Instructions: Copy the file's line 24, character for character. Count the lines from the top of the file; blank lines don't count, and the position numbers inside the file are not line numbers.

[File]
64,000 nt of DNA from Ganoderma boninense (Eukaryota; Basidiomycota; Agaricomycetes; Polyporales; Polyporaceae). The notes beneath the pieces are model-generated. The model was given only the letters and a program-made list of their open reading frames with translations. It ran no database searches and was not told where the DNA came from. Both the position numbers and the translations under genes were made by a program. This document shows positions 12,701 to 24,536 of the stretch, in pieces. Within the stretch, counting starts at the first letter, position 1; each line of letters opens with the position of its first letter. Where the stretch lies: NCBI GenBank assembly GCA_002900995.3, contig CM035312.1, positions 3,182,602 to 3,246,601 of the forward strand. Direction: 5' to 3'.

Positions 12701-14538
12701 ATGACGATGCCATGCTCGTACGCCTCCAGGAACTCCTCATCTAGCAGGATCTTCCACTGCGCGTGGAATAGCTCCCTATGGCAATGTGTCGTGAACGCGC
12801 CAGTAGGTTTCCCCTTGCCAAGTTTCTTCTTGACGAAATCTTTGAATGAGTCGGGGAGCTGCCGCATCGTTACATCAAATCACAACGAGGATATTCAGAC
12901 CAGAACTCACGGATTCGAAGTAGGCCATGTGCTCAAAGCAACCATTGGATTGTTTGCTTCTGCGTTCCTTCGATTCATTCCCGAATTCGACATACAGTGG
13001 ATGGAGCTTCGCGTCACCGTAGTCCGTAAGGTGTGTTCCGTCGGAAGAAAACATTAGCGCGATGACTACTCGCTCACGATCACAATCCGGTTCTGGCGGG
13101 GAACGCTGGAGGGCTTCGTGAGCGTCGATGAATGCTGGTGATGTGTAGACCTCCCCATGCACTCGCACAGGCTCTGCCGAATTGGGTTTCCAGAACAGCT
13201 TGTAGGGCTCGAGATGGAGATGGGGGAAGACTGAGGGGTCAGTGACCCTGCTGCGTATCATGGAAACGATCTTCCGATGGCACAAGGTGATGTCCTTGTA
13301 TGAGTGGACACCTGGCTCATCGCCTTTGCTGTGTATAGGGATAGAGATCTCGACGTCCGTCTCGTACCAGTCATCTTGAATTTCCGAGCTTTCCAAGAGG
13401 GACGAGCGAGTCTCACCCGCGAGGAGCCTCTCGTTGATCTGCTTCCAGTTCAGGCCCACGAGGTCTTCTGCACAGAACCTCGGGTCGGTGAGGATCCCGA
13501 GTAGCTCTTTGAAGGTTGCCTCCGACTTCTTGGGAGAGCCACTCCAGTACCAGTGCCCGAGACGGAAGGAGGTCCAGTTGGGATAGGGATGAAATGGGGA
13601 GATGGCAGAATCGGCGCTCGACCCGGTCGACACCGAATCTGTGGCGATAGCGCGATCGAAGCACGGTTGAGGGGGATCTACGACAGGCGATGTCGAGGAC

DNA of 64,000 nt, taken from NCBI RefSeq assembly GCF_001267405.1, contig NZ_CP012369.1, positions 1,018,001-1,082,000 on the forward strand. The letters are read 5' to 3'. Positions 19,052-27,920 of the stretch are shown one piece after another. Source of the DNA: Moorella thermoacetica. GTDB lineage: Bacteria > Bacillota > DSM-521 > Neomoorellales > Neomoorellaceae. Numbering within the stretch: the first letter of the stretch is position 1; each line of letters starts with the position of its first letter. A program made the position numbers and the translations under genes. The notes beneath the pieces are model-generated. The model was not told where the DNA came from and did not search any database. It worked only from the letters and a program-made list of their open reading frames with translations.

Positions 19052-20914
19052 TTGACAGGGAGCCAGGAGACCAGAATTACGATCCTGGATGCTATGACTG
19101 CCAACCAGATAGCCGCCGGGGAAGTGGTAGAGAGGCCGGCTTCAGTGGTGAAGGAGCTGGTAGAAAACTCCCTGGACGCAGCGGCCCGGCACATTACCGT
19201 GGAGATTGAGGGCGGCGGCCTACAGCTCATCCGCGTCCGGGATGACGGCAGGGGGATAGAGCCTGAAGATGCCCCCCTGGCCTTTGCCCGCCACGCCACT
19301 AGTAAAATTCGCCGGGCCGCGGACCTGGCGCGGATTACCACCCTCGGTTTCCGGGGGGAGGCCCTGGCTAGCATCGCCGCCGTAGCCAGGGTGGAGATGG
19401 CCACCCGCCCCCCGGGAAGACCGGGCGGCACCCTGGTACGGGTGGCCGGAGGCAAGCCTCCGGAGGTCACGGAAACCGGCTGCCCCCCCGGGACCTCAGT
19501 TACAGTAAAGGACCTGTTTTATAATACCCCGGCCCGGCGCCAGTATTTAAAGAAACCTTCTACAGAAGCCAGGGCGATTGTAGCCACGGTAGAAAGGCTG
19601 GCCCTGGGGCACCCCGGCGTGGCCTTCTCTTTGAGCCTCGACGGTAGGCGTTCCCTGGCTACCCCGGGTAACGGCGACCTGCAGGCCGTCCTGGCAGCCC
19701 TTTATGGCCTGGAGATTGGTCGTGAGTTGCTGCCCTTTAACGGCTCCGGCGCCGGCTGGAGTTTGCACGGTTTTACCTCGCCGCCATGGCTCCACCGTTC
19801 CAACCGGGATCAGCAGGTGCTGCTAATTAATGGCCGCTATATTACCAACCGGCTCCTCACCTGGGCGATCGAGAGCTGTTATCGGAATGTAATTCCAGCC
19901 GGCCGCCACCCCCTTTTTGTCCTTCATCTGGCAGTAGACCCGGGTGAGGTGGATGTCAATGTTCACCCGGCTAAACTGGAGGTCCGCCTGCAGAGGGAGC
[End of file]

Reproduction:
19901 GGCCGCCACCCCCTTTTTGTCCTTCATCTGGCAGTAGACCCGGGTGAGGTGGATGTCAATGTTCACCCGGCTAAACTGGAGGTCCGCCTGCAGAGGGAGC